Tuesday, 14 May 2013

Classic episode review: "The Ticket Master" (S1E03)

Fluttershy cuddles Angel while Twilight looks on
Gratuitous Fluttercuteness ahoy!
Apologies for the month-long break since my last classic episode review; unfortunately life got in the way. It does that. Anyway, today we're taking a look at what might be considered something of a transitional episode. This is the first episode that is part of the regular series, rather than being a pilot... but it's also the last episode to have Lauren Faust getting a writer's credit. In this case, she shares that honour with Amy Keating Rogers, who would go on to write many more. After the jump we'll consider how well it turned out.

To be honest, the answer is "not very". This is an episode which does not generally score very highly when S1 rankings are being compiled, and I follow the crowd in that respect. Co-written by the woman without whom we wouldn't have a show (or a fandom) it may be, but I'm afraid it's nowhere near the standard of many of its seasonal fellows. Actually, let's be even blunter about this: "The Ticket Master" is actually boring at times, and has a huge problem with its setup.
Celestia in Rarity's daydream
"Looks like I turned the Sun's brightness up a bit high"
I'll address the latter point first, since it's the single biggest drawback to the episode: why in the wide, wide world of Equestria does Princess Celestia (in Trollestia mode, it would seem) send Twilight only two Gala tickets in the first place? She saw for herself at the end of the previous episode that Twi had made friends with five Ponyvillians, so why not send six tickets ("and one for you, Spike") in the first place and save everyone the trouble? It's a horribly artificial setup and one of the times the series still feels immature.

The impression of things not having settled down quite yet is exacerbated by the final scene: how, exactly, are the likes of Applejack and Rainbow levitating their tickets? There are other examples too, such as Fluttershy's out-of-character ranting at Twilight when she and the others are arguing over who should get the spare ticket. Despite some useful scene-setting (the AJ v RD hoof-wrestle) most fans say that they weren't properly hooked until later in the season, and that isn't really all that surprising.

Applejack and Rainbow Dash hoof-wrestle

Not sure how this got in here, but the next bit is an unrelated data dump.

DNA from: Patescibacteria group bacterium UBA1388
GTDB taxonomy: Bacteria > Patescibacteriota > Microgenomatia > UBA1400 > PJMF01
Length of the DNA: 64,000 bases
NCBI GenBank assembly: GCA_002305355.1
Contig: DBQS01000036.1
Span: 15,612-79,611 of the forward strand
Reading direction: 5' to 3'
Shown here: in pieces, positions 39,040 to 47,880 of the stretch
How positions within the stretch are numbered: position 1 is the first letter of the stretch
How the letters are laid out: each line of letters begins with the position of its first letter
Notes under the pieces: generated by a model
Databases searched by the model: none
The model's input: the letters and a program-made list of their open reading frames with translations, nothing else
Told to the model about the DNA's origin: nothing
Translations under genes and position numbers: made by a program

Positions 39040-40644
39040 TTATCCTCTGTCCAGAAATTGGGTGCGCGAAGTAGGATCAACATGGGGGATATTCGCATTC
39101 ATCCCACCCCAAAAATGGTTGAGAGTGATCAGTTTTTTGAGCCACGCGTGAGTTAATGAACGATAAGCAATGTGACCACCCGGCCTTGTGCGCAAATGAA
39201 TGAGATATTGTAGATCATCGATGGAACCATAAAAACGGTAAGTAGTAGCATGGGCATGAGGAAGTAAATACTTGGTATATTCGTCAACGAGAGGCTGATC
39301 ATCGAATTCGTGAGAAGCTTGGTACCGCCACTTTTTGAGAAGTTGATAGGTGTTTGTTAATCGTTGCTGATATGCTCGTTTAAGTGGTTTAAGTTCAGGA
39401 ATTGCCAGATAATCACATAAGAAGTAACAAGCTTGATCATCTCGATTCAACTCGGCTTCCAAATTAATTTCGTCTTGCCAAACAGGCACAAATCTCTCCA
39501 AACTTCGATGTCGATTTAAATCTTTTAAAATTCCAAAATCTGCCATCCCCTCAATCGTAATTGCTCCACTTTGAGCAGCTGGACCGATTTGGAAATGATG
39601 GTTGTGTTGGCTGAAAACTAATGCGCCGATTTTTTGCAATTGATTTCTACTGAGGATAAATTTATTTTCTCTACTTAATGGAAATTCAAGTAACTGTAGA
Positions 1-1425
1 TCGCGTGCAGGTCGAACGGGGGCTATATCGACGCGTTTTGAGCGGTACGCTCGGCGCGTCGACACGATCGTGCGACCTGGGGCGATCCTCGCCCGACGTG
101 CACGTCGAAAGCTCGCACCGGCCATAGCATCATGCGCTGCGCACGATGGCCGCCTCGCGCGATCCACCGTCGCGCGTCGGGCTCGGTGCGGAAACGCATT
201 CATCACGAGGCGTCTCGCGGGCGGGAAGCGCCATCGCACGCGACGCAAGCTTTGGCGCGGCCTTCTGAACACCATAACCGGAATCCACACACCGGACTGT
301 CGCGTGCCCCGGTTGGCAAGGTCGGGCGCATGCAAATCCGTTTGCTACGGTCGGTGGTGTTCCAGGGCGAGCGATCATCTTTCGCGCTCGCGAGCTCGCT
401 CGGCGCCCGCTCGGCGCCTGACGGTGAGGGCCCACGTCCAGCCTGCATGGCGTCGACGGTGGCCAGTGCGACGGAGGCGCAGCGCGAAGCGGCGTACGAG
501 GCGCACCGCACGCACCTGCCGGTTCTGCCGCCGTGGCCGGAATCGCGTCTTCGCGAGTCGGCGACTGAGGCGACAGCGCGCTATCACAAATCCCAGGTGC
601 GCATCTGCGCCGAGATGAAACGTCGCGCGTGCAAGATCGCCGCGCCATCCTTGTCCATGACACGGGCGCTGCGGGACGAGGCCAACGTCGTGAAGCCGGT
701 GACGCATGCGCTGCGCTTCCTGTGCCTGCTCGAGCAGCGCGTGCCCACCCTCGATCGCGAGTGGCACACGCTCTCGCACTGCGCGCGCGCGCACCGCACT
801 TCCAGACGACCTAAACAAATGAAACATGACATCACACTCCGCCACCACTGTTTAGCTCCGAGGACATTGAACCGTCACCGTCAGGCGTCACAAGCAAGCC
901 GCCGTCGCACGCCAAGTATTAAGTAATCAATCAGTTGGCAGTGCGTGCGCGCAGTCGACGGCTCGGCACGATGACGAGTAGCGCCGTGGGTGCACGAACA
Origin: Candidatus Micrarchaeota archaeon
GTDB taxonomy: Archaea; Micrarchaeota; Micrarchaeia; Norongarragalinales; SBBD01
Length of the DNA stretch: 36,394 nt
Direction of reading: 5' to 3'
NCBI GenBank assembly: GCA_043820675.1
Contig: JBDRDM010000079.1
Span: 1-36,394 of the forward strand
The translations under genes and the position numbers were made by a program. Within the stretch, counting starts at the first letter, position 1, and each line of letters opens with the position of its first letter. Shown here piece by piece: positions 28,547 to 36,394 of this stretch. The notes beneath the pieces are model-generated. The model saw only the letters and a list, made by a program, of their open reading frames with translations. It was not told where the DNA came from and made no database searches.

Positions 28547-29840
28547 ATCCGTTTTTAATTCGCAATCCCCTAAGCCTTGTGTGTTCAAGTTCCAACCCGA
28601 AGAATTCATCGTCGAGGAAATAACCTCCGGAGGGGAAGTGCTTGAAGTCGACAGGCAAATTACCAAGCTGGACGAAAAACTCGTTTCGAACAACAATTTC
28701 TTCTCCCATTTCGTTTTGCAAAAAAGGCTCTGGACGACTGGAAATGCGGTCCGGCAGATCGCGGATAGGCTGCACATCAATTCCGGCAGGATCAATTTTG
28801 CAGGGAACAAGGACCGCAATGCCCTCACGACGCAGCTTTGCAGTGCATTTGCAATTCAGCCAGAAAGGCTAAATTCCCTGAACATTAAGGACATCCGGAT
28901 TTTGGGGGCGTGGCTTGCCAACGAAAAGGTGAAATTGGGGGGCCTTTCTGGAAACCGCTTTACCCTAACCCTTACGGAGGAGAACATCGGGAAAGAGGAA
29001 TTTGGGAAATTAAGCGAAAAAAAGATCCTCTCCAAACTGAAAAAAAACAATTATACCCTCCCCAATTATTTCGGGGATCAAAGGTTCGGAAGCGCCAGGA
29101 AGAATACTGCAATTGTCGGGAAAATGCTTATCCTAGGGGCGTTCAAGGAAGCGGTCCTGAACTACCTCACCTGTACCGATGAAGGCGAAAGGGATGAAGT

"Hey, AJ! Your hat is about to fall off!"
As for the boredom factor... perhaps the writers were constrained somewhat by still having to include all the Mane Six in significant roles; it's certainly possible to write a great ensemble piece (witness "The Cutie Mark Chronicles") but it does cut off the possibility of giving a subset of the group a greater chance to shine. The episode feels very predictable, in a "then this, then that" sort of way, and while there are some nice scenes (eg Twilight at the restaurant) there aren't enough.

That's not to say that this episode is devoid of interest; far from it. Some people find the Benny Hill parody chase scene a bit silly, and so it is — but it's still a lot of fun! Pinkie Pie also gives us an early demonstration of her eldritch powers when her reflection (only) remains in the fairground mirror. Her two little songs are nothing special, but they're not too annoying. Also, we get to hear Fluttershy sing, and no episode which gives us that can ever be truly without merit.

The aftermath of Twilight's emergency teleportation
Aren't dragons supposed to be fireproof?
On the whole, though, "The Ticket Master" is a rather forgettable entry in the first season, and it's not an episode I tend to go back and watch except when I'm doing pieces like this one. It would have been a severe disappointment had it appeared later on in MLP:FiM's run, but it can perhaps be forgiven some of its faults given that the show is not yet fully formed. That said, the story that follows is much superior, so being an early episode can't excuse all the flaws.

  • Pinkie is as fun as ever
  • The Benny Hill chase scene
  • Fluttershy sings!
  • A highly artificial plot setup
  • Too predictable
  • Inconsistencies in magic use
  • Doesn't hold the interest

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